In his over forty-five years of architectural practice in Winnipeg, Edgar Prain was a highly active figure responsible for a large number of apartment blocks, churches, private residences, and educational buildings. He is also noteworthy for having founded an eponymous firm (later to become Prain and Ward, Ward Macdonal and finally MCM Architects) which would go on to be one of the city’s oldest. Prain was born in the Scottish burgh of Broughty Ferry on 21 March 1881; at a young age he articled with architect T.S. Robertson in nearby Dundee, from 1896 to 1901, tutelage which was followed by work as a draftsman for Glasgow architect Hugh Barclay. Prain relocated to London in 1902; here he was hired by the London County Council Architect's Department. With the Department Prain engaged in the design of numerous housing projects over a five year period.
In 1908 the architect emigrated to Canada, settling in Winnipeg. Upon his arrival here Prain initially formed a partnership with architect Hugh G. Holman (from 1909-10); in 1912, however, the architect established a firm under his own name. This office specialized in residential projects as well as schools and religious buildings. Typical projects include the one and half storey, somewhat Arts & Crafts style Duff Residence (15 St. James Street), the red brick with limestone base Acadia Apartments (351 Victor Street, 1911) and Verona Apartments (730 Victor Street, Winnipeg, 1911) and the similar James B. Brown Company Factory (902 Home Street, 1912). These projects straddle a line between a certain traditionalism while embracing modern construction techniques and some contemporary aesthetic trends.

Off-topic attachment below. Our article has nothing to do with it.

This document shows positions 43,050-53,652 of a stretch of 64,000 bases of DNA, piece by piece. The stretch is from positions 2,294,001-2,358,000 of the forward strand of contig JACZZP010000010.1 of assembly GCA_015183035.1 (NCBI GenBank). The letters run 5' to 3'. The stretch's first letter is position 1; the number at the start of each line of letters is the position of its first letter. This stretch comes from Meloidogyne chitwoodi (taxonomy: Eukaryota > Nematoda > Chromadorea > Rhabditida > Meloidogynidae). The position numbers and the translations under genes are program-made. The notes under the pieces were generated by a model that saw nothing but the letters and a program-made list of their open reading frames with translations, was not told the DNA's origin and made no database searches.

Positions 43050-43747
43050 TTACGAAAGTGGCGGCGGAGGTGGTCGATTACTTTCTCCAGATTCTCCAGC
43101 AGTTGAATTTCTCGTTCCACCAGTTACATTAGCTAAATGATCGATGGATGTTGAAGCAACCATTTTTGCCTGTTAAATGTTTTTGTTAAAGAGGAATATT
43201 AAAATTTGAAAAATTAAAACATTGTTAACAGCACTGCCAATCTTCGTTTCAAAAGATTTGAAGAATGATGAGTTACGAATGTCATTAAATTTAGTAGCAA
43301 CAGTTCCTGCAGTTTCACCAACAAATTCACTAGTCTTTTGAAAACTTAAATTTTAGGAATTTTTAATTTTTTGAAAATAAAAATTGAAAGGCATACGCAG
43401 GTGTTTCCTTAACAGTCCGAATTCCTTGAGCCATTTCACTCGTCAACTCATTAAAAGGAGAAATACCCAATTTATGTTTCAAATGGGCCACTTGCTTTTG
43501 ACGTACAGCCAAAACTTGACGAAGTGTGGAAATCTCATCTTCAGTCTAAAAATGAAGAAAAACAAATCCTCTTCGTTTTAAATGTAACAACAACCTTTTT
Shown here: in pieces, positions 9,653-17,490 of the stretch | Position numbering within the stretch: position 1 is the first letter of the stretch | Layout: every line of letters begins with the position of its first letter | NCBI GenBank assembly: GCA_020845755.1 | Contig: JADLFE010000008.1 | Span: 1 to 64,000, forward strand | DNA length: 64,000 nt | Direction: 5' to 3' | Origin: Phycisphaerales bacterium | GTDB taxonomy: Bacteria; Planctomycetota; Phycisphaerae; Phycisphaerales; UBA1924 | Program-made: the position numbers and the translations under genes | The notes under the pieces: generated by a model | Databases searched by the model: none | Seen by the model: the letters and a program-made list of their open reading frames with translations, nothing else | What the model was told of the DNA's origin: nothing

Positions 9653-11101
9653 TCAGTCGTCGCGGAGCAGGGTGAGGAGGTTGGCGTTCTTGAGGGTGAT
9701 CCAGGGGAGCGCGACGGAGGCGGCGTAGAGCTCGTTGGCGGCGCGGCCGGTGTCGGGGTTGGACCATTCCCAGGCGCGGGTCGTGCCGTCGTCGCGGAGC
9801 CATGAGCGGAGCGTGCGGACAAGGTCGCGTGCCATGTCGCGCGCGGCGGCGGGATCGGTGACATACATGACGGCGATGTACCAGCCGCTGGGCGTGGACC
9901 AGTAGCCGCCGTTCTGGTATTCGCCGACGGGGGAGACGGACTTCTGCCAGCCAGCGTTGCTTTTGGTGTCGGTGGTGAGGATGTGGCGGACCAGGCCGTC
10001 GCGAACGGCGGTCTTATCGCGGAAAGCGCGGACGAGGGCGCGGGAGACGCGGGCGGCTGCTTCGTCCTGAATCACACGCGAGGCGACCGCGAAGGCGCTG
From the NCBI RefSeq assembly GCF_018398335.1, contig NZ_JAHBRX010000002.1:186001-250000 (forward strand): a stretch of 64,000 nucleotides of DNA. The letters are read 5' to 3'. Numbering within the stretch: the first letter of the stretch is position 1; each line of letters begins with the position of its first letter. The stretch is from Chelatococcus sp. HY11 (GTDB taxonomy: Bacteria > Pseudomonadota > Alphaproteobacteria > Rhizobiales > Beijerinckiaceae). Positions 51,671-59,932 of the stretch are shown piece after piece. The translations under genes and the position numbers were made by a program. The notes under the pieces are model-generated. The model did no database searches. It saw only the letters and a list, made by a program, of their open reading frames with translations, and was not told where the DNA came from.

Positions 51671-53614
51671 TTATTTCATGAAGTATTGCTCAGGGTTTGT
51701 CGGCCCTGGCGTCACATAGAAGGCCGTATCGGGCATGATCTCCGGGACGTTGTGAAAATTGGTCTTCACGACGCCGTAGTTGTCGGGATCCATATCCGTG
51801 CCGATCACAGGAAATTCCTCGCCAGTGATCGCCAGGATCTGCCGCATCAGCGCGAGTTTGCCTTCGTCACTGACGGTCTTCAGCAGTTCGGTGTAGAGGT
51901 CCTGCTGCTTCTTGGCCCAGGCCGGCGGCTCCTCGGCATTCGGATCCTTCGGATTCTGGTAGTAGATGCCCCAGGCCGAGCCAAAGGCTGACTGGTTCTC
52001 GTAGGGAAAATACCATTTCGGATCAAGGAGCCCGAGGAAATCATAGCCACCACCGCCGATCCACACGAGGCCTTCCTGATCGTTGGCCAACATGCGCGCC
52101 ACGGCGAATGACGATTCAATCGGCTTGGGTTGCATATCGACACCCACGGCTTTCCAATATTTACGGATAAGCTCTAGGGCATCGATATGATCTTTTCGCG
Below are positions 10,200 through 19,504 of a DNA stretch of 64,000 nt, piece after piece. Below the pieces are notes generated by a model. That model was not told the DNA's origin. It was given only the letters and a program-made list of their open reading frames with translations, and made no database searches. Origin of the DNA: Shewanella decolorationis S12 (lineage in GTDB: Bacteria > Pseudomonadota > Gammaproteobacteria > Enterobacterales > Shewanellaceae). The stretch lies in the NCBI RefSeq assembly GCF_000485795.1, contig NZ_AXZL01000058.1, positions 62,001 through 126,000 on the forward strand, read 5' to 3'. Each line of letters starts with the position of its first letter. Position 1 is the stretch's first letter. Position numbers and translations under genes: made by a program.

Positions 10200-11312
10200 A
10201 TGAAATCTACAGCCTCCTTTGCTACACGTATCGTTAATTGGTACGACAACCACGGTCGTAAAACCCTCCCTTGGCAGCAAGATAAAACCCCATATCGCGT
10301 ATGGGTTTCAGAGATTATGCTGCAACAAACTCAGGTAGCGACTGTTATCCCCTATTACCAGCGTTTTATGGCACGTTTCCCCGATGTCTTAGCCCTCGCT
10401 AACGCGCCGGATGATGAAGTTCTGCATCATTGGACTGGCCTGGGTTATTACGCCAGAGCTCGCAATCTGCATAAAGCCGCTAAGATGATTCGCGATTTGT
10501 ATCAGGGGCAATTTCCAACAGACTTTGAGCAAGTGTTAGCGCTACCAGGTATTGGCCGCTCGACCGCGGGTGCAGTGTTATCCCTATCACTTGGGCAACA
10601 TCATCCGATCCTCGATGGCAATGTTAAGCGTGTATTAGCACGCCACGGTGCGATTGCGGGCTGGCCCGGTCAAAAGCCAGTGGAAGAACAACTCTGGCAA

One particularly significant commission of this era was the limestone neo-Gothic design of St. John's Anglican Cathedral (135 Anderson Avenue, Winnipeg, 1925-26; with Gilbert Parfitt). Early post-war work by Prain – such as Powell Equipment Company (1060 Arlington Street, 1945) and Deer Lodge United Church (2093 Portage Avenue, 1946) demonstrate the architect’s continued reliance on brick alongside a clear move toward a more modernist idiom. In 1949 Prain’s office was joined by James Thomas Laurence Ward, a University of Manitoba Bachelor of Architecture graduate who had previously worked at the university and with the firm of Moody and Moore. Shortly after being hired Ward was made junior partner and, in 1951, the firm was re-named Prain and Ward.
In December 1957 Prain retired after having served for some time as a consultant; the following year Gerald D. Macdonald, a native Winnipegger and 1953 graduate of the University of Manitoba School of Architecture, was made a partner and the firm was again renamed, becoming Ward Macdonald. Prain passed away that January. Prain had served as president of the Manitoba Association of Architects in 1939.